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Adrienne Rich: Seven Things You Didn’t Know About The Outspoken Late Poet

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By Radar Staff

The world continues to mourn Adrienne Rich, the brilliant Baltimore-born poet who died Tuesday at 82 in her Santa Cruz, California home after a bout with rheumatoid arthritis.

“She was very courageous and very outspoken and very clear,” according to her fellow poet W.S. Merwin, a Pulitzer Prize-winner. “She was a real original, and whatever she said came straight out of herself.”

For those not familiar with the social crusader’s work, we’ve decided to pay memoriam to her with a special Seven Things in which we’ll celebrate the contributions, achievements and fingerprint she left in her eight-plus decades on the planet. 

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7. She was a hit on the charts: While her work was clearly motivated by politics — not profit — her work sold well. W.W. Norton, who published her writings, says Rich sold as many as 800,000 copies, a standout figure in the poetry world. Ironically, it’s the award she refused to accept that gained her the most attention. 

6. She had no time for the president: Rich passed on the National Medal of Arts in 1997, as she was disenchanted with the work and policies of then-President Bill Clinton. She said at the time, “I could not accept such an award from President Clinton or this White House because the very meaning of art, as I understand it, is incompatible with the cynical politics of this administration … [art] means nothing if it simply decorates the dinner table of the power which holds it hostage.” In a letter she penned to the president and his cabinet, she wrote, “The radical disparities of wealth and power in America are widening at a devastating rate. A president cannot meaningfully honor certain token artists while the people at large are so dishonored.”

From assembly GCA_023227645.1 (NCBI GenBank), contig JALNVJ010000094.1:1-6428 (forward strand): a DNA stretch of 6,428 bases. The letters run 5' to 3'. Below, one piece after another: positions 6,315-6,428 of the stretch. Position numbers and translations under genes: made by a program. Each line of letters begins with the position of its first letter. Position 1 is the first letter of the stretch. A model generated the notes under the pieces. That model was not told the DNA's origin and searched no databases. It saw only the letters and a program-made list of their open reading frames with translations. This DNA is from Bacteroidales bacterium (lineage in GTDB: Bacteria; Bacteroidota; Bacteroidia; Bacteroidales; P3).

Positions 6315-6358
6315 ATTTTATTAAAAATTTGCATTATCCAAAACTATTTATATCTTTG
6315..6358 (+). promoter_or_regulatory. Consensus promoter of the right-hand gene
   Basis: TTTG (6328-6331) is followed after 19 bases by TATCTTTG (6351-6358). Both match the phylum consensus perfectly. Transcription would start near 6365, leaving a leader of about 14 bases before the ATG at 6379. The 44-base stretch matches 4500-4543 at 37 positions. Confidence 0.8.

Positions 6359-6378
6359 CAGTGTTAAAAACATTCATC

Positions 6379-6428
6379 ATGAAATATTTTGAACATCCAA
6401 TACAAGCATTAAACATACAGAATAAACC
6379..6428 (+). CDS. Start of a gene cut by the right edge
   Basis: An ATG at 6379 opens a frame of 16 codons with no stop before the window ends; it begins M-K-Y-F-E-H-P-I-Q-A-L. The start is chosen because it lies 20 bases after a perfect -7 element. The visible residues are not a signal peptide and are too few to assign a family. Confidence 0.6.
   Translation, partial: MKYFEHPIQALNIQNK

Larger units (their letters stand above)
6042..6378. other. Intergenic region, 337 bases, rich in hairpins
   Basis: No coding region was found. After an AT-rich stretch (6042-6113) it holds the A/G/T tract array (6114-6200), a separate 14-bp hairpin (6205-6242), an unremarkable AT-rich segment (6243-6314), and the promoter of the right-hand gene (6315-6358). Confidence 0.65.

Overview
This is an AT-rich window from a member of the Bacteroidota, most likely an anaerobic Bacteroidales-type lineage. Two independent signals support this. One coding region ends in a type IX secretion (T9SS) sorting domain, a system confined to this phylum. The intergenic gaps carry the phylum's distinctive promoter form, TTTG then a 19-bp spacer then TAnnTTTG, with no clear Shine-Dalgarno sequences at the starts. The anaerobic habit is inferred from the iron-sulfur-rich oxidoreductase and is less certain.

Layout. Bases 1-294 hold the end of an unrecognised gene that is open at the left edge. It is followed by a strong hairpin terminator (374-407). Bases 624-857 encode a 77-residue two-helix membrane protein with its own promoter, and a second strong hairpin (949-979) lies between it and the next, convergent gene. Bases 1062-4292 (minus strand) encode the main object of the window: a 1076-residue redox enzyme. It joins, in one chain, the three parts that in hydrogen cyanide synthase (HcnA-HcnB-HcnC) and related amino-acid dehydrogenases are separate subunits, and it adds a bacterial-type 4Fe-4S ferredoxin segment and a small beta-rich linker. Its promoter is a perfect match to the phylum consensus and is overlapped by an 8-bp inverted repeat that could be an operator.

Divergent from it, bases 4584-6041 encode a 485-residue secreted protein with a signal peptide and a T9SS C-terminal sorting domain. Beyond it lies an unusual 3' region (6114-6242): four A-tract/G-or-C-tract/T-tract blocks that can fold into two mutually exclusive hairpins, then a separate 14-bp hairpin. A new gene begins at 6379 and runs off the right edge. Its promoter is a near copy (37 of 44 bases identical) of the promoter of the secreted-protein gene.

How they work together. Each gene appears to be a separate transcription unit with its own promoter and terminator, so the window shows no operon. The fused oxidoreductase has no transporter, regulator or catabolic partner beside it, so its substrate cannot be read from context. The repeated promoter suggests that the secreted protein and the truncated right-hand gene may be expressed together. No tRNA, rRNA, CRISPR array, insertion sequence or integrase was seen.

5. She was well honored for her work: Among the awards she received included: a National Book Award for her 1974 poetry compilation Diving into the Wreck, the National Book Critics Circle Award for 2004’s The School Among the Ruins, the Bollingen Prize, Brandeis Creative Arts Medal, Ruth Lilly Poetry Prize, the Wallace Stevens Award, and many others.

4. She was a voice of valor: Rich’s works were not for the shallow, conquering issues that were controversial for their era. Heavy issues she dug into via her poetry included the Vietnam war, women’s rights, racism, economics and gay issues. 

3. She passed on her passion: Rich taught at some of the country’s most prestigious educational institutions, including Brandeis, Columbia, Cornell, Rutgers, San Jose State, Stanford, Swarthmore, and City University of New York. 

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2. She wrote more than just poetry: Rich’s pen wasn’t restricted to the genre she championed, as she also wrote a number of nonfiction works during her life. Among them — 2001’s Arts of the Possible: Essays and Conversations, 1993’s What is Found There: Notebooks on Poetry and Politics and 1986’s Of Woman Born: Motherhood as Experience and Institution.

1. Her personal life — in the context of the times — was as equally scintillating as her words: She married Harvard University educator Alfred Conrad in 1953, and bore three boys for him over the course of their 17 years together. Conrad fatally shot himself in 1970, the year she left him. She eventually settled into a same-sex relationship with partner Michelle Cliff, also a writer.  She wrote in 1976, “The suppressed lesbian I had been carrying in me since adolescence began to stretch her limbs.”

 

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